A School wasn’t Demolished Yesterday
I don’t know of a better wake up remedy than a phone call saying, “The army is about to demolish something in the firing zone can you get here?” at 6am. Well, another CPTer and I got ready to go in about 5 minutes and were out the door.
We don’t have a car, so our first task was procuring a cab driver who knew his way around the small villages south of Hebron. The taxi drivers here mostly just drive people up and down the main road of Hebron, so this task took some time. Adding to the confusion was the fact that the army kept moving and changing directions. Every 5 minutes I would get a call from a member of the Doves (The NGO headquartered just outside the firing zone and who called us earlier) giving a different name of a village the soldiers were headed to. Finally we got a ‘service’ (big taxi) to take us to the Doves headquarters in the village of At-Tuwani, and they got us a driver to take us part of the rest of the way to the village. The roads are far too rough to get a ride the whole way, so we trekked about a mile to the village.
We got to the village and the first thing we saw was three Palestinian men sitting in front of the school. The bulldozer and its 10 vehicle entourage were a ways down the hill. I caught one of the Doves and asked what was up. We had a meeting with them two days before where they informed us that the courts had delayed any action in the firing zone until December 16. Apparently the army didn’t get the memo. Seriously, that was the Doves story. When the Doves got there they informed the soldiers about the court order, then called the lawyers to corroborate their account. After the soldiers made some calls of their own they backed off.
We had arrived just as the army was leaving. The Doves and I followed the caravan of destructive vehicles to make sure it didn’t take a detour into another village. It didn’t. Then I met back up with my teammate who had stayed behind in the village, and we got a very bumpy tractor ride back to the village of At-Tuwani where we could get a ride home. Although I had practically nothing to do with it, it was a successful day.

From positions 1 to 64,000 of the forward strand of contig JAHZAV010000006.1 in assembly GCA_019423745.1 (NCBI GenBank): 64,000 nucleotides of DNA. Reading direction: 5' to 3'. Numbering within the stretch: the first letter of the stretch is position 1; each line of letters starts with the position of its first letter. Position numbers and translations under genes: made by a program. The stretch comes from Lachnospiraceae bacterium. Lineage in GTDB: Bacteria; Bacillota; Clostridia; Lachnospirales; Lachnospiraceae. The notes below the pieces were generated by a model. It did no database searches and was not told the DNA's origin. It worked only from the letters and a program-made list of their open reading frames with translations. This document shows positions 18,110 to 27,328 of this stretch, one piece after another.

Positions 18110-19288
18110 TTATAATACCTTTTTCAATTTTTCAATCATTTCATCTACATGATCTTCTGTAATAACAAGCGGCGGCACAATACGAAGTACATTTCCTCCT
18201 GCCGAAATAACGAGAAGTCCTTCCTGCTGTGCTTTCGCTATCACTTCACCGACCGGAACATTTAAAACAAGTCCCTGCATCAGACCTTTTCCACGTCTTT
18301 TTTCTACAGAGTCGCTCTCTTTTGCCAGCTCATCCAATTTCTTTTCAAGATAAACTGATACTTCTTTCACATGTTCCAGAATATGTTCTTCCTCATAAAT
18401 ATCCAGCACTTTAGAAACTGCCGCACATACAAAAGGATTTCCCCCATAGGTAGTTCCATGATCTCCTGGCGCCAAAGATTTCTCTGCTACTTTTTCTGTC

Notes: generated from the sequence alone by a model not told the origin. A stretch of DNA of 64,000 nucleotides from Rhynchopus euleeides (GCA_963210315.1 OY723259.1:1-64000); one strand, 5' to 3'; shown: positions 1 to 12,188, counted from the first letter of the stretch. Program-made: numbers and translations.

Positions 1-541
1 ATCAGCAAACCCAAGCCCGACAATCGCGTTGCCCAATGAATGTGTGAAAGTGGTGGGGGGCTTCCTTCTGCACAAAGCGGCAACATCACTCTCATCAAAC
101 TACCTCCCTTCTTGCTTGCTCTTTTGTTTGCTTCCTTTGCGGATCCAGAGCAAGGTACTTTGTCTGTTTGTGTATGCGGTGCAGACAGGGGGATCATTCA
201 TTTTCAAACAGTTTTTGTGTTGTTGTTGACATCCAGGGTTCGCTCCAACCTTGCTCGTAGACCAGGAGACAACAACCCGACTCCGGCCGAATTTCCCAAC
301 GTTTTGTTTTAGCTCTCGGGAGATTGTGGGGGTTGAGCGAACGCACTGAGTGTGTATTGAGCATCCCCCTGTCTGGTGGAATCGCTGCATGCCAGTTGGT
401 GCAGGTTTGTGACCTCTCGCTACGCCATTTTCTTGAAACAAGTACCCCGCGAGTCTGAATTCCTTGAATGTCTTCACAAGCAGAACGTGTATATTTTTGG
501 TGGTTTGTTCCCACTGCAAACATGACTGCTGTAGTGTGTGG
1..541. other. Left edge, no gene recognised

Unfortunately today we got a similar call from the Doves. This time the demolitions were just outside of the firing zone. The Doves said there wasn’t much we could do, so we should stay here and they would keep us informed.
That day one village had a small home and sheep pen demolished, and At-Tuwani had a house and a well demolished. (I could write pages about Israel’s inhuman denial of water to Palestinians, or you can just look at this infographic). The well actually had a stop demolition order on it, as the school did the day before, but this was ignored. The latest call I got from the Doves said that the army had left and the people had started rebuilding what they could. This is a part of life they have gotten used to.
I am trying to think of a good ending to this post. Some profound lesson to be learned, or some sign of hope showing through what happened. None come to mind, so I’ll leave you with this. A school wasn’t demolished yesterday, and, God willing, won’t be demolished tomorrow.